Interest rates on short-term Treasury bills slipped in Monday's auction to their lowest levels in two weeks.
The Treasury Department auctioned $39 billion in three-month bills at a discount rate of 0.760 percent, down from 0.780 percent last week. Another $33 billion in six-month bills was auctioned at a discount rate of 0.890 percent, down from 0.910 percent last week.
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The three-month rate was the lowest since those bills averaged 0.745 percent two weeks ago on March 6. The six-month rate was the lowest since those bills averaged 0.835 percent, also on March 6.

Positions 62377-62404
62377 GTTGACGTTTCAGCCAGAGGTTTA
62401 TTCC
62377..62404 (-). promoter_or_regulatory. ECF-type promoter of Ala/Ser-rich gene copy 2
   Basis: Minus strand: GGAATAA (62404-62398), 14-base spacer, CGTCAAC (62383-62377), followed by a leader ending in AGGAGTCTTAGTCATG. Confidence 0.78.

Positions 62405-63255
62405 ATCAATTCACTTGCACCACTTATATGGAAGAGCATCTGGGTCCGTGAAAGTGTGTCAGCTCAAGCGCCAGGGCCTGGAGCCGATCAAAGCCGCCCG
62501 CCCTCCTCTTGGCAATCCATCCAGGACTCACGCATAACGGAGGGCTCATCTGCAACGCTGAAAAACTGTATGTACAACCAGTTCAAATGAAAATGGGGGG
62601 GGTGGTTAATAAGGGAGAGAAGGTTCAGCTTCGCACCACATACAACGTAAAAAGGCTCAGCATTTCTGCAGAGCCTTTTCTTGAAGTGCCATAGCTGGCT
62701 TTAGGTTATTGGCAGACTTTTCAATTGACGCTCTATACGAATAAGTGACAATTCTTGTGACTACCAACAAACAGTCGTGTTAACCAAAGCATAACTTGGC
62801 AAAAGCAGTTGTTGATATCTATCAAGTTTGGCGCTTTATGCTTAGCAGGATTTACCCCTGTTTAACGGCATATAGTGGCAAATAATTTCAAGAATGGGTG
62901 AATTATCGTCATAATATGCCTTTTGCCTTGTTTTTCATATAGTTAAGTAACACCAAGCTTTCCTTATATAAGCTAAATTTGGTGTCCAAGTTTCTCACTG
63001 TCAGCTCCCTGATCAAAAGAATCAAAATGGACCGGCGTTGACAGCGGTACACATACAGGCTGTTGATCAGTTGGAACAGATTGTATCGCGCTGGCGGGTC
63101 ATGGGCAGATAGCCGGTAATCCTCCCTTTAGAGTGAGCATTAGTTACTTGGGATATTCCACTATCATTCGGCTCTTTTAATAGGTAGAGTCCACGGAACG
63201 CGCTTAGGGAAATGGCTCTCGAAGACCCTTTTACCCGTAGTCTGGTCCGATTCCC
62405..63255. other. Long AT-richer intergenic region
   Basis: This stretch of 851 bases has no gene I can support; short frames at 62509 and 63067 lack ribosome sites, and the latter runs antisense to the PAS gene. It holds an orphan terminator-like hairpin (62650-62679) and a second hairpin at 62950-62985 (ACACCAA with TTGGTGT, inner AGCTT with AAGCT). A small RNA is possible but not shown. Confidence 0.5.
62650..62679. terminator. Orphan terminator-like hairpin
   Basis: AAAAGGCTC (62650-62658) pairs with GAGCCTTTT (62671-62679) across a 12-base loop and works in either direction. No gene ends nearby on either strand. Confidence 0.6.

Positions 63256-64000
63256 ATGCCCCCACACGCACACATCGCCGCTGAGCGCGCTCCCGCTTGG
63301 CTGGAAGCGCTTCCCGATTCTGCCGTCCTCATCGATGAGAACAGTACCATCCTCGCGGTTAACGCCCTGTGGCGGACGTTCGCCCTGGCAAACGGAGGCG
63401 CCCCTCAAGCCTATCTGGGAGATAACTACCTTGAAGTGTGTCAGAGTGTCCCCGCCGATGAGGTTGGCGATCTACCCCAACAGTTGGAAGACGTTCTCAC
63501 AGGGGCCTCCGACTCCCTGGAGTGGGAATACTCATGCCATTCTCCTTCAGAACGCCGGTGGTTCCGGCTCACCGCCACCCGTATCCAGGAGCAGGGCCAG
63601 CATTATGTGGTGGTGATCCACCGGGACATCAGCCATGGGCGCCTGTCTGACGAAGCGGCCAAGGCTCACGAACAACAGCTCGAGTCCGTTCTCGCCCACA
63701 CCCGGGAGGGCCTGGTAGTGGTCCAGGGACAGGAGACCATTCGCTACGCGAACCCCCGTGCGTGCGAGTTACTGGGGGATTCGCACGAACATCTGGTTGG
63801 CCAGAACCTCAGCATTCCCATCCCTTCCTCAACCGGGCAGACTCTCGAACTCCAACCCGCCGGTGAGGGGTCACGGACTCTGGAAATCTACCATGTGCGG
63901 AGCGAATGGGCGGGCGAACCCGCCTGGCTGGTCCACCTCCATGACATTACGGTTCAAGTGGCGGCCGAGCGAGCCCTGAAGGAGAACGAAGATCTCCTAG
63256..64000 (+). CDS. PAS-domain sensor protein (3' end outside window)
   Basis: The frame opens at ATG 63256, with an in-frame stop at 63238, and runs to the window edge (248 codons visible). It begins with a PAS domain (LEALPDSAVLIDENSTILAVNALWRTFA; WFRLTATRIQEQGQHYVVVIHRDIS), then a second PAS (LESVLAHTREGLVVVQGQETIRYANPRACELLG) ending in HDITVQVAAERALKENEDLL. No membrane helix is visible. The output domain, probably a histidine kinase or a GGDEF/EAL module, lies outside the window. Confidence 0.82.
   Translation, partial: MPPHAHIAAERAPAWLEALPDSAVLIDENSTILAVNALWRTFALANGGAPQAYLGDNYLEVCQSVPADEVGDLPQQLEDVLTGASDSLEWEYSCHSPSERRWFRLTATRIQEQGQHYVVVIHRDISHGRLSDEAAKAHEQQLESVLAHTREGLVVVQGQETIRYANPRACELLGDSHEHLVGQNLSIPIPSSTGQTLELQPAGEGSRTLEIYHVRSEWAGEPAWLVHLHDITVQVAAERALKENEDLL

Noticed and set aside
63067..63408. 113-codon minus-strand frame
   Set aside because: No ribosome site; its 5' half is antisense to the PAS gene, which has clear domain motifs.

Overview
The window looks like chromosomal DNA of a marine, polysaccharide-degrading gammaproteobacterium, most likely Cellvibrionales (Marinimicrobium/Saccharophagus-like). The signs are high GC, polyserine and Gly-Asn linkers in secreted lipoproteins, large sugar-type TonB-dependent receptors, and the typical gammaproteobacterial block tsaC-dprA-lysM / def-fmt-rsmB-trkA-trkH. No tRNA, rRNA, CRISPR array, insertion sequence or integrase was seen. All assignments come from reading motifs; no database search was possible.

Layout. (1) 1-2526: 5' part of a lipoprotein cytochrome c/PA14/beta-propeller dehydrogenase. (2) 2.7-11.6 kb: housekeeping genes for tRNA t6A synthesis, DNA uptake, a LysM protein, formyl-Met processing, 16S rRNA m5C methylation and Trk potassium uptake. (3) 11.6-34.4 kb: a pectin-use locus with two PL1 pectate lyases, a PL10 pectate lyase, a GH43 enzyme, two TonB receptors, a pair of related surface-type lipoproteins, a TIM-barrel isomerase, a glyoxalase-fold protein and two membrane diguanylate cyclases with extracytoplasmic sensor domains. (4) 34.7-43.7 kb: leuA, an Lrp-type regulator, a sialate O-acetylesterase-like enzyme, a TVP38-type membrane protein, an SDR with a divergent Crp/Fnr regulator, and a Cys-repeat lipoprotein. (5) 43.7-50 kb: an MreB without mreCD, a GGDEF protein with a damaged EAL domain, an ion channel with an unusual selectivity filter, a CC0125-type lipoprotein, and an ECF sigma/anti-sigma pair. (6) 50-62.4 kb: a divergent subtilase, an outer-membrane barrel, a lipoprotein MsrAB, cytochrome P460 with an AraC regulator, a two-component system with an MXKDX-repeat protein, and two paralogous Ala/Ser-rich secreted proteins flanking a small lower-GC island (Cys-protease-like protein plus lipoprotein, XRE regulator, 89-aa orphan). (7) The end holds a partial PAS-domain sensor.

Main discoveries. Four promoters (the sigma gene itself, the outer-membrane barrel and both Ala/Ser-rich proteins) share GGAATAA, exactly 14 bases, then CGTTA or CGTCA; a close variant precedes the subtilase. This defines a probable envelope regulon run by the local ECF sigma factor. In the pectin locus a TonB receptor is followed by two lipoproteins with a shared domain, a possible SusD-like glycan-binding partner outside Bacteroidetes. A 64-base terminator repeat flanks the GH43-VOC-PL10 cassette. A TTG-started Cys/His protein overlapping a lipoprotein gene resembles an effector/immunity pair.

The discount rates reflect that the bills sell for less than face value. For a $10,000 bill, the three-month price was $9,980.79, while a six-month bill sold for $9,955.01. That would equal an annualized rate of 0.772 percent for the three-month bills and 0.906 percent for the six-month bills.
Separately, the Federal Reserve said Monday that the average yield for one-year Treasury bills, a popular index for making changes in adjustable rate mortgages, edged down to 1.00 percent on Friday after starting last week at 1.06 percent.